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Monkey Buffet Festival

Monkeys sit in front of the Phra Prang Sam Yot temple in Thailand.

Paula Bronstein/Getty Images

The town of Lopburi in Thailand is famous for one particular corner of its population: the monkeys.

Just about 90 miles (150 kilometers) from Bankok, Lopburi is something of an urban haven for long-tailed macaques. Thousands of the primates live in the town, and not in any zoo -- they simply live there, walking around the oldest part of the city as high-status residents, occasionally stealing a camera, going for a swim in the downtown fountains, and, every November, drawing onlookers for the offering known as the Monkey Buffet.

One Hindu legend has it that Lopburi was founded not only by the revered King Rama but also by his primate friend, the warrior monkey king. The macaque, they say, are descendants of that co-founder, and the villagers lay out a feast each year to honor them.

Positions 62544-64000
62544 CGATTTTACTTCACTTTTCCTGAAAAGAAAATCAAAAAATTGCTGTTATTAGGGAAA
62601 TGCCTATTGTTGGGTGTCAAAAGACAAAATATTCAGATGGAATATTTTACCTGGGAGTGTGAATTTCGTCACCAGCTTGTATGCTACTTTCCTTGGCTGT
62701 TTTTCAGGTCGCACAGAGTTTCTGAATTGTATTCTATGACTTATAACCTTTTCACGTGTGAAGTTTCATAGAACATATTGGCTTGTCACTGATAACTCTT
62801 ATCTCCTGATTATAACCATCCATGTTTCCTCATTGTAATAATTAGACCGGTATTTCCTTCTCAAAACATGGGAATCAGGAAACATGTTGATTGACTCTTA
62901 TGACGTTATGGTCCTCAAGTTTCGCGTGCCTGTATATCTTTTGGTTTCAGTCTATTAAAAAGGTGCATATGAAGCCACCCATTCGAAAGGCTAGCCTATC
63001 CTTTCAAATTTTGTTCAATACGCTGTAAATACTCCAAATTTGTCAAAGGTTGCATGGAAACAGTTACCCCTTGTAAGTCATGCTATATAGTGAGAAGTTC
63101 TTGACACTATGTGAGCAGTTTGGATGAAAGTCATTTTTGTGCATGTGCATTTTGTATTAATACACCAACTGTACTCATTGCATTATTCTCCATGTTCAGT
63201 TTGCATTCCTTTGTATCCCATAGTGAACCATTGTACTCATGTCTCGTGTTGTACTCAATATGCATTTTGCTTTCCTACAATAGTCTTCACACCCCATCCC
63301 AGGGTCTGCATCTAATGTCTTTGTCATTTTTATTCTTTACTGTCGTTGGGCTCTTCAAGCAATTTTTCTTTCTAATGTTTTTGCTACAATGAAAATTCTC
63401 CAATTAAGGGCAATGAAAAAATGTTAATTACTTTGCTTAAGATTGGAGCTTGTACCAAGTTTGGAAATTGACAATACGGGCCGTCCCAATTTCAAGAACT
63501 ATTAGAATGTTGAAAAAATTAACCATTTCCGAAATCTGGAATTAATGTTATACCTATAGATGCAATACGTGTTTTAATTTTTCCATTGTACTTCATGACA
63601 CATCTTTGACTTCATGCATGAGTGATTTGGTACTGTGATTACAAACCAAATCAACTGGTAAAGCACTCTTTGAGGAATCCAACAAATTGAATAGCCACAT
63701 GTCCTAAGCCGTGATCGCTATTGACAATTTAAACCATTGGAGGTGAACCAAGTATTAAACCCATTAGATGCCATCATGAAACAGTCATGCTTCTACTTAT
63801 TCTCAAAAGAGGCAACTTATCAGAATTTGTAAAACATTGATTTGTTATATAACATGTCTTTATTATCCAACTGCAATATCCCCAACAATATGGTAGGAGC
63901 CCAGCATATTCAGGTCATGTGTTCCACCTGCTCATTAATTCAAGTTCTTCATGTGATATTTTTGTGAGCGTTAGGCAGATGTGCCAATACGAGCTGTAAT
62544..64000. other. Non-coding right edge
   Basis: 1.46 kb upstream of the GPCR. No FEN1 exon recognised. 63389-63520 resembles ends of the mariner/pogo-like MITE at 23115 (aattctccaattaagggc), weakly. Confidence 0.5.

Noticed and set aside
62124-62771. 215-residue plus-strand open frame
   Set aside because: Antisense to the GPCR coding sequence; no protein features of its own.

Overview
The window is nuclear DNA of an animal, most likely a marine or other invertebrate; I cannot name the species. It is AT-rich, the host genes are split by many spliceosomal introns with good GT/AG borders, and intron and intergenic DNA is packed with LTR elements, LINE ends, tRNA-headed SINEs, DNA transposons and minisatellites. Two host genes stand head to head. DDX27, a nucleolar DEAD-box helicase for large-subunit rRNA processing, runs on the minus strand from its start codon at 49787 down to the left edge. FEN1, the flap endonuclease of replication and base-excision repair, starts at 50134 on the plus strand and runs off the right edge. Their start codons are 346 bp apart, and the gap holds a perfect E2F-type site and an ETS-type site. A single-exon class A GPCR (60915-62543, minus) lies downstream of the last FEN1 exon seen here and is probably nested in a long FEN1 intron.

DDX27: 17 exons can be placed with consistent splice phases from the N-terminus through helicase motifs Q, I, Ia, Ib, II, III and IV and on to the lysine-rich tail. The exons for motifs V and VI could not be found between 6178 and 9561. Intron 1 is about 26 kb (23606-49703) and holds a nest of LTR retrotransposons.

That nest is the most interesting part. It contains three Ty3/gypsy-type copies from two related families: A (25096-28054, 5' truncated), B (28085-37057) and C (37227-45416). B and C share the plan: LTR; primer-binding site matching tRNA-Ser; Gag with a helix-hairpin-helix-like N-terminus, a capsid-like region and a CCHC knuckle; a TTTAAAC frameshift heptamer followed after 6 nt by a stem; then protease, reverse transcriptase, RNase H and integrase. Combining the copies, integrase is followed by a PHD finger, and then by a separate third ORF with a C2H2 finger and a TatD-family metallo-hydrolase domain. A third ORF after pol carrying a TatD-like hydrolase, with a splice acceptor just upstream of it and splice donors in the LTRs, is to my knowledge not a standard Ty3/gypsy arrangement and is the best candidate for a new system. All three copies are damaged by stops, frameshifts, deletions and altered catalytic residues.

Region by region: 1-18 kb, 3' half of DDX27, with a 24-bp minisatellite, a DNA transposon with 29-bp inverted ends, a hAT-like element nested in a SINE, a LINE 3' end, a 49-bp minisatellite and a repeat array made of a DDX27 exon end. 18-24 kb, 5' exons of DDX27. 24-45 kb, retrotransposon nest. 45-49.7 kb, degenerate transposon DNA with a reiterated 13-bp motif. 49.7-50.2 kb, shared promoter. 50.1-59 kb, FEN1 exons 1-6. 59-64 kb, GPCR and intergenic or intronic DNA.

Well, that, and to draw lots of foreigners with money to burn. The first buffet was hosted by a local entrepreneur in the tourism business.

It's no wonder thousands of people come to watch. Nearly 9,000 pounds (4,000 kilograms) of food lines the streets of the old city, set out in a careful buffet that is immediately annihilated by packs of screeching monkeys who rush to consume the fruits, vegetables, soda, candy and baked goods that serve as a religious offering to ancient ancestors. The monkeys eat, dance and occasionally fornicate on the tables as they celebrate their annual windfall.

Religiously derived or merely a brilliant tourist draw, the spectacle is deservingly one of the most popular in Thailand. A monkey buffet is, for most, a once-in-a-lifetime thing.

Next, babies and wrestlers ...

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